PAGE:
ASU student grassroots efforts survive pandemic and lack funding to make a difference in the community
As a graduate student in political psychology at Arizona State University, Stephanie Cahill never envisioned a scenario in which she would seek to become a construction worker. But when a student at Gililland Middle School in Tempe, Ariz. Told her it was who he wanted to be someday, she went home that night and started digging (no pun intended ).
The following week, when they met again, she presented the student with a spreadsheet filled with resources and information on how to pursue a career in construction.
“We never have the same lesson plan,” Cahill said of the mentoring program she started in Gililland, which recruits students from ASU to mentor college students.
“The idea is to show these kids that they can go to college if they want to. Some don’t, which is why we also talk about career preparation. But we want them to start thinking about those big dreams they have and give them tools to start carving a path to get there. So we listen when they have questions, and if we don’t have the answers, we seek them out and go from there.
Inspired by a social justice course Cahill took in second year, the Grassroots Mentorship program is now in its sixth year and is currently welcoming ASU students to register as mentors.
Despite its informal nature – it is technically not an ASU-affiliated student club, despite being entirely composed and managed by ASU students – the mentoring program has gone through many challenges over the years. , including the pandemic and the obstacle it posed to take the virtual program, as well as the funding disruptions. Although the program twice won the Woodside Community Action Grant (offered by Changemaker Central to ASU), the rest of the time Cahill provided out-of-pocket funding for materials like binders, worksheets and paperwork. food, to help children stay focused.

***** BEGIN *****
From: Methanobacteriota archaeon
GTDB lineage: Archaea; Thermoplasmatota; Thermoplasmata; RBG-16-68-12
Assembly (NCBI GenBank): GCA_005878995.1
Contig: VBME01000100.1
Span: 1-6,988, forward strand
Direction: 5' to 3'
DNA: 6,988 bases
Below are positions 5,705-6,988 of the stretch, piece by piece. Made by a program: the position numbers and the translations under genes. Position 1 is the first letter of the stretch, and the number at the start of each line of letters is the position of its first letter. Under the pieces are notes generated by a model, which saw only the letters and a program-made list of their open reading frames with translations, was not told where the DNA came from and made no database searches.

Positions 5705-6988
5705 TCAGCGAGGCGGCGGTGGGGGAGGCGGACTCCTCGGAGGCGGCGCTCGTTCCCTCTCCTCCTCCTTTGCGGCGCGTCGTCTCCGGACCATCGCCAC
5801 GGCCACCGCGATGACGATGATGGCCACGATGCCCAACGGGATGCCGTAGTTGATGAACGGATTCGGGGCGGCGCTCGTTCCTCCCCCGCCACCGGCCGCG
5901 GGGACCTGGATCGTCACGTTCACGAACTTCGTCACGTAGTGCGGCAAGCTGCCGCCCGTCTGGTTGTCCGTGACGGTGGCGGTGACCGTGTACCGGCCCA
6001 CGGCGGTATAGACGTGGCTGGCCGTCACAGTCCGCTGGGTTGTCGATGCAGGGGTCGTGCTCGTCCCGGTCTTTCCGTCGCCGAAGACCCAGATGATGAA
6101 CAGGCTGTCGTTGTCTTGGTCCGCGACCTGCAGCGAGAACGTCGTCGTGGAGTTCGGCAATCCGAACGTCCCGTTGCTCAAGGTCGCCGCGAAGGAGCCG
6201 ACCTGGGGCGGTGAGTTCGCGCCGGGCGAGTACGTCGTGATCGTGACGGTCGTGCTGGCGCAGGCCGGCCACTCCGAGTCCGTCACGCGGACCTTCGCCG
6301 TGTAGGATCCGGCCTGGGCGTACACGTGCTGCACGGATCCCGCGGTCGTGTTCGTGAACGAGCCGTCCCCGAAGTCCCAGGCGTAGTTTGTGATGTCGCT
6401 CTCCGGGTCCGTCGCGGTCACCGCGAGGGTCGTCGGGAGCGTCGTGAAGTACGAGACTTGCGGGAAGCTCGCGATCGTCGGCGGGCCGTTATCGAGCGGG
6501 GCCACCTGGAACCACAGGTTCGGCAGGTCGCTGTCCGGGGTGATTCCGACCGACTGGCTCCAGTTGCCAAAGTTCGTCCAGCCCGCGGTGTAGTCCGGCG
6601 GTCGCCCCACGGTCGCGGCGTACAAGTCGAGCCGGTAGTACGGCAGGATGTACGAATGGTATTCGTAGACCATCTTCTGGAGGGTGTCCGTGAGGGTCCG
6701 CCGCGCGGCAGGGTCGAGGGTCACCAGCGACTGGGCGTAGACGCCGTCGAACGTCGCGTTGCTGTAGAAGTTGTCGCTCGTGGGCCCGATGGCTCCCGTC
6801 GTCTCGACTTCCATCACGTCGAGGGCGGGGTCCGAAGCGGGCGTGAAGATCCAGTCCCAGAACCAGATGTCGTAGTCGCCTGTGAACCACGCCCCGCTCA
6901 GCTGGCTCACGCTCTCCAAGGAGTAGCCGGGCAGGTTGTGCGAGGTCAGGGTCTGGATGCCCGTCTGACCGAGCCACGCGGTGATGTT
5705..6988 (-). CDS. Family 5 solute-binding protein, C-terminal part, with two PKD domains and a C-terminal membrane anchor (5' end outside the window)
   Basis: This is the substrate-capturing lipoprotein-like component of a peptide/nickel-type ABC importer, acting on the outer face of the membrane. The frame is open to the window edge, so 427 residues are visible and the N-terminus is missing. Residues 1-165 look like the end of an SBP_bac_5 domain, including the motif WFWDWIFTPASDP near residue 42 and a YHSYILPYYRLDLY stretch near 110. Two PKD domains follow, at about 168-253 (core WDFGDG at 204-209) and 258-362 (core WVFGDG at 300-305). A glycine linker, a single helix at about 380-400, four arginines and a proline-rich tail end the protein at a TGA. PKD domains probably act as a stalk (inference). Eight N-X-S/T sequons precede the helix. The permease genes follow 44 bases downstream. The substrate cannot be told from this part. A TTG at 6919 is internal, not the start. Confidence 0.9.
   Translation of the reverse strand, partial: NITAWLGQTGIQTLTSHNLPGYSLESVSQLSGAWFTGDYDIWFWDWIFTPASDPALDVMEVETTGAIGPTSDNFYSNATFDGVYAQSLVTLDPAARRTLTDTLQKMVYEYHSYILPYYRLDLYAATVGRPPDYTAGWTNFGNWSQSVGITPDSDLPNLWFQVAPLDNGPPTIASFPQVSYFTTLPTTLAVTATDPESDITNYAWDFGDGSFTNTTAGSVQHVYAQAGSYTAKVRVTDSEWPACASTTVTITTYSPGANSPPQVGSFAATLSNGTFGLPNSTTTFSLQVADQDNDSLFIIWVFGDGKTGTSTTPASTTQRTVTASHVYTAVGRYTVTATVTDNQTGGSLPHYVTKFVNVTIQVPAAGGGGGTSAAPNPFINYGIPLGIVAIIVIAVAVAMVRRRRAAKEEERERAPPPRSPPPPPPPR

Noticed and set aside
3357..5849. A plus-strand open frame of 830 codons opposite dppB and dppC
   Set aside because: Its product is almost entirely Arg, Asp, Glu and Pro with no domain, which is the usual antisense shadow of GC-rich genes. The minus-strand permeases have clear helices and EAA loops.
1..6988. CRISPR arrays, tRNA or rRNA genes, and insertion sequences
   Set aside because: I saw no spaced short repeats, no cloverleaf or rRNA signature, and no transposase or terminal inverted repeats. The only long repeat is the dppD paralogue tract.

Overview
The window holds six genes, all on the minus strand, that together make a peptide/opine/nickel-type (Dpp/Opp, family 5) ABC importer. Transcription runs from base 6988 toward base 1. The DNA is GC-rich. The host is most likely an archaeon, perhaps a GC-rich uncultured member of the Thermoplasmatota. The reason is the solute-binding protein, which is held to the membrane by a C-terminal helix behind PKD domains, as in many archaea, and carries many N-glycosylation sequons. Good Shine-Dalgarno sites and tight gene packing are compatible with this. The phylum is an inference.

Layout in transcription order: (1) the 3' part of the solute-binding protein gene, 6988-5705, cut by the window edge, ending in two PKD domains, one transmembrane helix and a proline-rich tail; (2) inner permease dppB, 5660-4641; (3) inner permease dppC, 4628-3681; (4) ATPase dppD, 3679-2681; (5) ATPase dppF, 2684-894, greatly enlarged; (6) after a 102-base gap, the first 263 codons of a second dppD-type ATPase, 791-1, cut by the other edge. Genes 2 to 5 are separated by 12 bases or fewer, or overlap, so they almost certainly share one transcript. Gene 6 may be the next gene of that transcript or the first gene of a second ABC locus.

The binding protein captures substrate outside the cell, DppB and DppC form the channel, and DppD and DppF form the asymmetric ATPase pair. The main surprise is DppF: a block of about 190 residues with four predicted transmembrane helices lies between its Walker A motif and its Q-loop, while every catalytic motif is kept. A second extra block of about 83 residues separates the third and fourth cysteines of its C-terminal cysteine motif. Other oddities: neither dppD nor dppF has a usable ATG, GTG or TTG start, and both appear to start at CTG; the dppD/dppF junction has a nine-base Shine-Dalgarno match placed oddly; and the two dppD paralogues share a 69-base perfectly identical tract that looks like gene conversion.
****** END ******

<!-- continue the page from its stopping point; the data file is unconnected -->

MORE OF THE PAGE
“We realized that food was an important aspect of getting kids to participate because you can’t really focus when you’re hungry,” Cahill said.
In one of the years the program received funding from the Woodside Grant, they were able to provide enough snacks for the entire school (around 800 students) on standardized testing. Cahill said some of the teachers shared anecdotally that the students performed better than in previous years.
Every Tuesday of the academic year, ASU students visit Gililland, a Title I schoolTitle I schools are those in which children from low-income families represent at least 40% of enrollments. just down the road from Tempe campus, and for an hour after school, they share their knowledge, engage in activities, and answer any questions the kids have about college and career preparation .
“I grew up near Scottsdale, in an area that has significantly higher rated schools, and college has always been something we talked about as a possibility,” Cahill said. “As I got older, I realized that not everyone gets this message when they’re young, and it just felt unfair.”
Then, in high school, a serious athletic injury unexpectedly took Cahill out of the game, plunging her into an identity crisis that she said spoiled her usually sunny character. Eventually, she said, she decided to focus on what she could still do, rather than what she couldn’t, and giving back to her community was one of the first.